A high-tech economy needs to retain high-tech skills

Public sector IT professionals are no doubt gearing up for difficult times ahead. Already, government CIOs are warning of the risk of losing talented staff as the impending budget cuts to be imposed by the new administration start to bite.

We are seeing evidence that public sector outsourcing is growing, and experts predict the trend will only increase because it is perceived as a way to reduce spending.

Plans by the Tory/LibDem coalition to mandate Treasury approval for any roles with a salary greater than that of the prime minister also mean that senior IT leadership jobs will be intensely scrutinised. Government CIOs often appear in media lists of the best-paid public servants.

A tentative recovery in the private sector will offer an escape route for some, but corporate employers will remain cautious about recruiting for a while yet.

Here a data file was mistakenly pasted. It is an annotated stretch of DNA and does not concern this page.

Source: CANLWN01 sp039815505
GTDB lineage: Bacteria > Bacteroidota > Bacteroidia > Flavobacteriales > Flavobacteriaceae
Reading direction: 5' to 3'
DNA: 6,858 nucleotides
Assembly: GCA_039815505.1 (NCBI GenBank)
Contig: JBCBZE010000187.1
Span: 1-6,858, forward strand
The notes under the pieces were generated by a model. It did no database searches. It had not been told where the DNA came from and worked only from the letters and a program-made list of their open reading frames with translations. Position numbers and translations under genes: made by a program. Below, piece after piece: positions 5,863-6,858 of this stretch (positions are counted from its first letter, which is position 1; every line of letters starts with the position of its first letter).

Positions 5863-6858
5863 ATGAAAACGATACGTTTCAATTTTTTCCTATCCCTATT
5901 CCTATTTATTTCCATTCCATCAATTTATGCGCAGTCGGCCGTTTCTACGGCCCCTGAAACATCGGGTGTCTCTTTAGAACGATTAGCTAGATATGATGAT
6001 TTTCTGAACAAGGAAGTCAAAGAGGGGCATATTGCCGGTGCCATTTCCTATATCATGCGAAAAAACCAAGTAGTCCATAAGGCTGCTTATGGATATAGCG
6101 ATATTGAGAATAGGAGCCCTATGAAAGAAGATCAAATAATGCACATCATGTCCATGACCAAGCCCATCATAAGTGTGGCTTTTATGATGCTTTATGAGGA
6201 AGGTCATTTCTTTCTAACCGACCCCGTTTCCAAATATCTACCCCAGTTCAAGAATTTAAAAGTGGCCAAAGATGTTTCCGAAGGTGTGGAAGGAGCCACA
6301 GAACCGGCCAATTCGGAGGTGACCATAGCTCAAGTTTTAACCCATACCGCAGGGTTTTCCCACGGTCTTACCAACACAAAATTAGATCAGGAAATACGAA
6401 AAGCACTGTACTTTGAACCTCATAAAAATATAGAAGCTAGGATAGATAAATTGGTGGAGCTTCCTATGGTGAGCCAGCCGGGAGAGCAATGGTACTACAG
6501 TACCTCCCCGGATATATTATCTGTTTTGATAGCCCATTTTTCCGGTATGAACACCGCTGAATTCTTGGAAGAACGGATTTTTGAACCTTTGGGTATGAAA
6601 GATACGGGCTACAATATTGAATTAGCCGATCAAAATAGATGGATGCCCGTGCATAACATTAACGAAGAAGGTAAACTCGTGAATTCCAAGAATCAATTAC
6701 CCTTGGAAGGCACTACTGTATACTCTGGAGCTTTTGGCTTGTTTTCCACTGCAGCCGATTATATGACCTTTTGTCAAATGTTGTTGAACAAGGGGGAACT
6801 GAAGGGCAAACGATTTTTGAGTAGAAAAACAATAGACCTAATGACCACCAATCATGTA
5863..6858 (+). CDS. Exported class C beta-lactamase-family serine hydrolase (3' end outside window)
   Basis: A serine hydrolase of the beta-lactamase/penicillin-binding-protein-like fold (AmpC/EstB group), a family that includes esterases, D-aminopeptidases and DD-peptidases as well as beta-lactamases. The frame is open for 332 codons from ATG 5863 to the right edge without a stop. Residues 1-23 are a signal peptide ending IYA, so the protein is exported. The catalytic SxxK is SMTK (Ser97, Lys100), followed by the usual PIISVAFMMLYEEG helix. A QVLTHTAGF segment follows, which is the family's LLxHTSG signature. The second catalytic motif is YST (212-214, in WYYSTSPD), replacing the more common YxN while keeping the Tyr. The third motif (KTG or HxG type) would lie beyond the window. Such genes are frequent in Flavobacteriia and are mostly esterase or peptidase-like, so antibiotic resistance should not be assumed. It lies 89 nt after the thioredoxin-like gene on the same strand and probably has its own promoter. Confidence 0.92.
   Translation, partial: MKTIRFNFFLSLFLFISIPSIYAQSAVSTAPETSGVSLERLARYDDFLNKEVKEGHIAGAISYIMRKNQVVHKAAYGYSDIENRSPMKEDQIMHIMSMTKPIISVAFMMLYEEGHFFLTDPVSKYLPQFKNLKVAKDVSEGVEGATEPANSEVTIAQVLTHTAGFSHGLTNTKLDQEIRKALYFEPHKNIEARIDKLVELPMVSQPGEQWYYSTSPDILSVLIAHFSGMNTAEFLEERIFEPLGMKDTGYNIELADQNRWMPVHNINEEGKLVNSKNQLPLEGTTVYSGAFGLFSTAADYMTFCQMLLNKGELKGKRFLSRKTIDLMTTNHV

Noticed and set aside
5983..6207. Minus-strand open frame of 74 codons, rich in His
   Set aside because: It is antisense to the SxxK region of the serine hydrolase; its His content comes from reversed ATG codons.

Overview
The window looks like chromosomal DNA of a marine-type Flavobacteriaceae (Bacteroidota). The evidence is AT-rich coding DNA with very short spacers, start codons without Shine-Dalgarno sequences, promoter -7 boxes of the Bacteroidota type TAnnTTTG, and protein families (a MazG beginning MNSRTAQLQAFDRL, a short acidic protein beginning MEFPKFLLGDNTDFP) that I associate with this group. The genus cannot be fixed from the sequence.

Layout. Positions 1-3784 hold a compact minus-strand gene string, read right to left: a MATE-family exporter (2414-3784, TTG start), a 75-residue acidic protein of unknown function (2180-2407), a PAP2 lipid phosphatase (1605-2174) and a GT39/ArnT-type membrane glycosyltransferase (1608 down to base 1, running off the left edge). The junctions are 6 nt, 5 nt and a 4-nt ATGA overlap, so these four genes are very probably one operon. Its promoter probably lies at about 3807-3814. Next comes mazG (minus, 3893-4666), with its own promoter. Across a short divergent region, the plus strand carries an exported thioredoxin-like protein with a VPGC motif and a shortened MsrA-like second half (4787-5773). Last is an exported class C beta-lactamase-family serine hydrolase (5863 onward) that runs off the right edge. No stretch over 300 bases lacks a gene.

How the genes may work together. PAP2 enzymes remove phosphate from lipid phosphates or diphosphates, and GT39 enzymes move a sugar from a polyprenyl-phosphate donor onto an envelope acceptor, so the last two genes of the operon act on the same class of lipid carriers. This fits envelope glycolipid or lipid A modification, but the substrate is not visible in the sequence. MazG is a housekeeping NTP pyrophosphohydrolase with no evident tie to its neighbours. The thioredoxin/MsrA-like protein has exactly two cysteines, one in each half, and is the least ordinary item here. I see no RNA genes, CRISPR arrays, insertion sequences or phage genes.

While IT will be a growth area for employment in the long term, there is a risk of a short-term skills crisis that could have lasting repercussions.

Companies which make use of offshore outsourcing are already reacting to the news that non-EU immigration will be capped. Their attitude is that if they cannot bring in low-cost overseas resources from countries such as India, they will simply move their development centres out of the EU.

In a global and highly mobile workforce such as IT, it is not as simple as saying you must employ people who are sourced locally.

The government has many decisions to make in its early days, but at some point it will have to address the issue of what sort of IT workforce it wants the UK to maintain.

If we want to be a high-tech economy, we need those high-tech skills. If the public sector is about to offload suitable skilled professionals, potentially in their thousands, we need a plan for retaining, employing  and developing their careers, or we risk alienating a generation of IT talent we  cannot afford to lose.